Water Partnership Leaders
May 07, 2023
This Drinking Water Week (May 7-13) we salute the farms and ranches that partner with nearby communities on innovative solutions to providing clean drinking water.
Meet three recipients of the Leopold Conservation Award who are water partnership leaders from California, New York, and Texas.
THE JOHN BUNKER SANDS WETLAND CENTER is the epitome of what can come from collaboration. The center has increased the conservation literacy of thousands of students. It sits on a former cattle ranch that now hosts a 2,000-acre system of wetlands that provides drinking water for millions of Texans.
Nearly 90 million gallons of water are naturally filtered daily after spending a week to 10 days flowing through the system of 28 wetland cells. A pump station then transports the cleansed water through an underground pipeline to Lavon Lake for storage, and eventual delivery to municipal water utilities.
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BERETTA FAMILY DAIRY has long sought to improve California's water quality and quantity. Located in the ecologically and economically important Laguna de Santa Rosa watershed, the Berettas are innovators when it comes to recycling wastewater and preserving groundwater.
The Berettas have utilized the City of Santa Rosa’s reclaimed wastewater to irrigate their farm since 1981. Using recycled water annually eliminates the need to draw 45 million gallons of groundwater. Beretta Family Dairy also partnered in California’s first-of-its-kind, voluntary water quality credit trading project with Santa Rosa and the Sonoma Resource Conservation District in 2015.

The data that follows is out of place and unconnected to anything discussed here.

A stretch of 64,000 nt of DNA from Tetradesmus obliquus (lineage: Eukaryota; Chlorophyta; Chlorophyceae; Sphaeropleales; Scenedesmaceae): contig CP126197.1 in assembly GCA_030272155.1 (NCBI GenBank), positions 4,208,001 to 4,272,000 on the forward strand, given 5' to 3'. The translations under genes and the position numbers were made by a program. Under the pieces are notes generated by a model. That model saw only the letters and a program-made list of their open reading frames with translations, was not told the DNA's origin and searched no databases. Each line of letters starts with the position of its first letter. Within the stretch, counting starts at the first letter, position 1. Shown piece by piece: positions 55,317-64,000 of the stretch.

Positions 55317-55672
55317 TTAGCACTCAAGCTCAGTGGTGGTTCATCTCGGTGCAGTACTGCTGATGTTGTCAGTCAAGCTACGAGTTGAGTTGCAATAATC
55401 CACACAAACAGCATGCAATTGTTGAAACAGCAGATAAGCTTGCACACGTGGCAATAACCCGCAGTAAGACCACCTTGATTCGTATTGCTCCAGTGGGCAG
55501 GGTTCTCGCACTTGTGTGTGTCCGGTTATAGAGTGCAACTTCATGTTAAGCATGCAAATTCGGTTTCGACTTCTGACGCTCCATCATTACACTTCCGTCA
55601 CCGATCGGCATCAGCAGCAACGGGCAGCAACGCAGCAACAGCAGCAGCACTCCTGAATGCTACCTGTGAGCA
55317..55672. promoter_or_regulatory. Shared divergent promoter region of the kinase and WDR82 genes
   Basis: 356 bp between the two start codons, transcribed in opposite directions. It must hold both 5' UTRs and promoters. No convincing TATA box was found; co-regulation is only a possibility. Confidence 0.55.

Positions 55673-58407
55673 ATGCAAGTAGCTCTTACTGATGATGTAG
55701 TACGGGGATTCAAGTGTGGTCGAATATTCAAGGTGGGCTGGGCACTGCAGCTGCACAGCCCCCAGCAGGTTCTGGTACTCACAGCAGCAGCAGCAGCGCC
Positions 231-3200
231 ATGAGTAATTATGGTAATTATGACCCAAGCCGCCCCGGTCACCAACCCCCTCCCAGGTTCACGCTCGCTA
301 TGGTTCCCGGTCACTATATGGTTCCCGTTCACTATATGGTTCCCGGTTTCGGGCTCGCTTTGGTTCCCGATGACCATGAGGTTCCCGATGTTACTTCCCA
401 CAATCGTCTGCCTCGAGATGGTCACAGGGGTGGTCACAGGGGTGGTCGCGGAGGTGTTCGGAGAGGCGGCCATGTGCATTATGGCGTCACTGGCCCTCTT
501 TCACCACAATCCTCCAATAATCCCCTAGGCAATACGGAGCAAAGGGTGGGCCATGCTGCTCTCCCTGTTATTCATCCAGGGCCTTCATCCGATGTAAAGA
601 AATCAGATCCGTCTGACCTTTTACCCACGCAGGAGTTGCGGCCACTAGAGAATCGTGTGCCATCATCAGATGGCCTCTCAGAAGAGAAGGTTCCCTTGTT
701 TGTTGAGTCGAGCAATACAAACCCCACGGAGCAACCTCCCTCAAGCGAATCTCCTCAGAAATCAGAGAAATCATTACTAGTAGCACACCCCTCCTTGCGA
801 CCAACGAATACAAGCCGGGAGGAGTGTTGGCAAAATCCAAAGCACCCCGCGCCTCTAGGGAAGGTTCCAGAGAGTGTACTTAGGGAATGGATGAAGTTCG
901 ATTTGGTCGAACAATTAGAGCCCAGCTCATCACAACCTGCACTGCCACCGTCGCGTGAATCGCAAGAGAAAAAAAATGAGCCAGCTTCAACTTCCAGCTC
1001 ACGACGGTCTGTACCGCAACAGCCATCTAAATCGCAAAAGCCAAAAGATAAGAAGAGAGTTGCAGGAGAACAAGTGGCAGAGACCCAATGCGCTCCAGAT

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GREENFIELD FARMS and its neighbors have been improving water quality through a municipal-agricultural partnership for decades.
Thirty years ago nearby city leaders chose to begin working with farmers to improve water quality. Jim Greenfield was one of seven farmers who agreed to help encourage other landowners across the 37,952-acre watershed to voluntarily participate in the program.
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Sand County Foundation works to inspire and empower a growing number of private landowners to ethically manage natural resources in their care, so future generations have clean water, abundant wildlife habitat, and opportunities for outdoor recreation.
Sand County Foundation's Leopold Conservation Award celebrates the voluntary efforts of farmers, ranchers, and forestland owners who improve soil health, water quality, and wildlife habitat on their working lands. To read and watch more the inspiring stories of landowners who have received this recognition, click here.